Individual differences |
Methods | Statistics | Clinical | Educational | Industrial | Professional items | World psychology |
Noradrenergic and specific serotonergic antidepressants (abbreviated: NaSSAs) are a relatively new class of antidepressants. They are thought to act by noradrenergic autoreceptor and heteroreceptor antagonism combined with specific serotonergic antagonism. This results in increases in both noradrenergic and specific serotonergic transmission.
Examples of NaSSAs include:
- Mirtazapine (Remeron®, Zispin®, Avanza®, Norset®, Remergil®)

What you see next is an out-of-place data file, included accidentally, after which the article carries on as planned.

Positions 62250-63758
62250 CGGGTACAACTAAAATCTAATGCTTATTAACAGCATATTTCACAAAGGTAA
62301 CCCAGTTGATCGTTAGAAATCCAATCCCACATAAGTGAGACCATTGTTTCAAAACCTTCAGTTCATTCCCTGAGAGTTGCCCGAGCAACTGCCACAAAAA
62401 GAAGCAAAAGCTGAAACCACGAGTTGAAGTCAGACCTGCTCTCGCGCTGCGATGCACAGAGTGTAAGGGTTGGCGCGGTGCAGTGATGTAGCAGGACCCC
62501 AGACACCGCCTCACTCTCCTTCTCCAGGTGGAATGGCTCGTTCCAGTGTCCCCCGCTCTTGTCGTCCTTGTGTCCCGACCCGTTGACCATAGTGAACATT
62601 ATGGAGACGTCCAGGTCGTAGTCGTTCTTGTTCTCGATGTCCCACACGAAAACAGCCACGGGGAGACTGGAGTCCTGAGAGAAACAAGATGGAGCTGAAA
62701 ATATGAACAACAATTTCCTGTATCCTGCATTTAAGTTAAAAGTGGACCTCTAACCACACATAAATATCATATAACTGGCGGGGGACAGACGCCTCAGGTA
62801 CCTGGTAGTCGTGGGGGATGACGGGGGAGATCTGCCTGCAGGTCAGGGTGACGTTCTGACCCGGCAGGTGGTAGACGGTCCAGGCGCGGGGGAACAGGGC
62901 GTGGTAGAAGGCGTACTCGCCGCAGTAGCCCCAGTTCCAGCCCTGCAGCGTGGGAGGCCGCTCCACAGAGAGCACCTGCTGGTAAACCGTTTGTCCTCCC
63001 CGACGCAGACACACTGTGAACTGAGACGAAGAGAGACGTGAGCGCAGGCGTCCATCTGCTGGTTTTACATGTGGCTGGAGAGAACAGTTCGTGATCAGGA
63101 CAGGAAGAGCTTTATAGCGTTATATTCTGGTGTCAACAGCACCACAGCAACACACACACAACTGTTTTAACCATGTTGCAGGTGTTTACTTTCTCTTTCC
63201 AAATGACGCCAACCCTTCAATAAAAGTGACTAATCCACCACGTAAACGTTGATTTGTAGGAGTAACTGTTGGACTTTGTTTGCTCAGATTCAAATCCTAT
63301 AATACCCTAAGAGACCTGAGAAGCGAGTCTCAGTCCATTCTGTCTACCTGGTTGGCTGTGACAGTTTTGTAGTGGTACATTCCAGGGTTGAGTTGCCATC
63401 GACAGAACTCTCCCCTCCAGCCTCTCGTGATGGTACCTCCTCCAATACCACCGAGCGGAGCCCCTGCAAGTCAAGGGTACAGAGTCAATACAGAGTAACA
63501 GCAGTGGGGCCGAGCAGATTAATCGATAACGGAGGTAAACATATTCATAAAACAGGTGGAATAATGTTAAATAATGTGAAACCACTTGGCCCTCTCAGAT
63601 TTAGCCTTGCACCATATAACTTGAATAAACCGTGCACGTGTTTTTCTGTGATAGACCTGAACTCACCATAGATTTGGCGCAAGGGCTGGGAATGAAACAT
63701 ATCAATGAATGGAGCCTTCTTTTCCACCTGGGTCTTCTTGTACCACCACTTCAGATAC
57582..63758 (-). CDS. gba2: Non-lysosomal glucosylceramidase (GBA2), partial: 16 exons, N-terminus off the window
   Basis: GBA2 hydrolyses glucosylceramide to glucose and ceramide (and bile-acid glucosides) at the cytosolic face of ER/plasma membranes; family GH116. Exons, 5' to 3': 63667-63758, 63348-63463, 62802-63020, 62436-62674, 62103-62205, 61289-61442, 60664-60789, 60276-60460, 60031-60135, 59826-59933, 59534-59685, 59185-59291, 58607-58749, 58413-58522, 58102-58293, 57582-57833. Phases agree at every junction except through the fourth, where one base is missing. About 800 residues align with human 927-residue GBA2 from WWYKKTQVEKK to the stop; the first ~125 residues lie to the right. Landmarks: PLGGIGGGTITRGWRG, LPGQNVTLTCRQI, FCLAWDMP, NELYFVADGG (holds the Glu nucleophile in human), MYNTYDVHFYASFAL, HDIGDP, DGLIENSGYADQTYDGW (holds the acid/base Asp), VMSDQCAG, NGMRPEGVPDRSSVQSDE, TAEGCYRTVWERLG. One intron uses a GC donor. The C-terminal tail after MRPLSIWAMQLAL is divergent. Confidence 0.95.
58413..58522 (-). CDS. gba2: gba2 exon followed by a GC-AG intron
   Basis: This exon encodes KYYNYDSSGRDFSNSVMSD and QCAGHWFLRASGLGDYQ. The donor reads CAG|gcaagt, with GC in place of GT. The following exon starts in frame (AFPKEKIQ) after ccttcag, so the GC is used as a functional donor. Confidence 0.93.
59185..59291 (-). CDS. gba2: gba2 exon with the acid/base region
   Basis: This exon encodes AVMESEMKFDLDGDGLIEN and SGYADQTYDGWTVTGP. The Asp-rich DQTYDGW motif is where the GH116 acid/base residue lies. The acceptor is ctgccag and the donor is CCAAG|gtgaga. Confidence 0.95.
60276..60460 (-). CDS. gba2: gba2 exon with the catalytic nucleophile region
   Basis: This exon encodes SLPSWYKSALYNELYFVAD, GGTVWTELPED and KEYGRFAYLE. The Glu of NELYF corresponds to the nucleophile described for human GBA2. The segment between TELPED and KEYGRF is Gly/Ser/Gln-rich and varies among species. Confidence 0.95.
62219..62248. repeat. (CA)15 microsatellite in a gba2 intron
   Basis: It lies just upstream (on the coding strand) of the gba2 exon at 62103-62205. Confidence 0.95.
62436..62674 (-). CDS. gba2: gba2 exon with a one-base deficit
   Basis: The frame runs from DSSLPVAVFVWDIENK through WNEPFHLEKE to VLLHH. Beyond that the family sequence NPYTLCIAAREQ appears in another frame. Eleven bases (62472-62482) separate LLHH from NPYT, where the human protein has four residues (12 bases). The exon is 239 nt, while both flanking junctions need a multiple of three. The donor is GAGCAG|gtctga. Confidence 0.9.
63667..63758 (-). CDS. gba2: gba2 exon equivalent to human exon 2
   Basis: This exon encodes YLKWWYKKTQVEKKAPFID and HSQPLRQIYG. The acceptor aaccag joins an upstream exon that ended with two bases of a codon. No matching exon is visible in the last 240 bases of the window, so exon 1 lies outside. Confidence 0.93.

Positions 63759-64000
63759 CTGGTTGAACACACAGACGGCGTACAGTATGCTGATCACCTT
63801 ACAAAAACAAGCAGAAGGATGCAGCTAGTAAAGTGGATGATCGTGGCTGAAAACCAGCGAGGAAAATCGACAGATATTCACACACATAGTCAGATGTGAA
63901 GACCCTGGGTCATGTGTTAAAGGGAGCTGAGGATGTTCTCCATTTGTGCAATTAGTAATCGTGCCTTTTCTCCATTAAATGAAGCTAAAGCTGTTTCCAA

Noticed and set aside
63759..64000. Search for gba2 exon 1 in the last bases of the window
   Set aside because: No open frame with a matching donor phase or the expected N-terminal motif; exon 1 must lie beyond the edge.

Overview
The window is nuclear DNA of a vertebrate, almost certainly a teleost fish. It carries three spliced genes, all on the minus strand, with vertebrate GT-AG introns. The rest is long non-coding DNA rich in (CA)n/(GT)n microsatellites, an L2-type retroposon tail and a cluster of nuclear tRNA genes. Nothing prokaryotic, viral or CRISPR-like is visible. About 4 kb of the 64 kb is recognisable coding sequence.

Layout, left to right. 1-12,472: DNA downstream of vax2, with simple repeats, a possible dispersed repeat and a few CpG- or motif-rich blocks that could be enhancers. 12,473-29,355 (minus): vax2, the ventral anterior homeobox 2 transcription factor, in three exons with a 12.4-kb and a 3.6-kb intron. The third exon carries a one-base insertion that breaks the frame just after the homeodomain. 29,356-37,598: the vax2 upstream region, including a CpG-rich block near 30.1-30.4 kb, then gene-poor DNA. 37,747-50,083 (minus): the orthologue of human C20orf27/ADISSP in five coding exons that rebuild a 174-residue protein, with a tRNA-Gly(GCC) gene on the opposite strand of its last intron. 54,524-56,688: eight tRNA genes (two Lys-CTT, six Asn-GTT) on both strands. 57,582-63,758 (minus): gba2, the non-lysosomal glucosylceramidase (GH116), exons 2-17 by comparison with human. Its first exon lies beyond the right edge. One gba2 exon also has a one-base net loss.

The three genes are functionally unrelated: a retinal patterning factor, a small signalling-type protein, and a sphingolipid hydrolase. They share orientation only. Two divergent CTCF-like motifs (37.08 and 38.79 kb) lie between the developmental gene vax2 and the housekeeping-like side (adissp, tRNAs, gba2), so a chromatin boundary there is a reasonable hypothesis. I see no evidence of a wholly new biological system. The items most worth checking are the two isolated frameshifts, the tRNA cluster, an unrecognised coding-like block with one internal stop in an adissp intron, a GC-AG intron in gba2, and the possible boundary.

NaSSAs are said to have fewer side effects than tricyclic antidepressants and selective serotonin reuptake inhibitors (SSRIs) while being equally effective. In particular, it is said that the sexual dysfunction that is a relatively common side effect of SSRIs occurs significantly less often during treatment with NaSSAs.
See also[edit | edit source]
[edit | edit source]
- J. Fawcett, R. L. Barkin: Review of the results from clinical studies on the efficacy, safety and tolerability of mirtazapine for the treatment of patients with major depression
|This page uses Creative Commons Licensed content from Wikipedia (view authors).|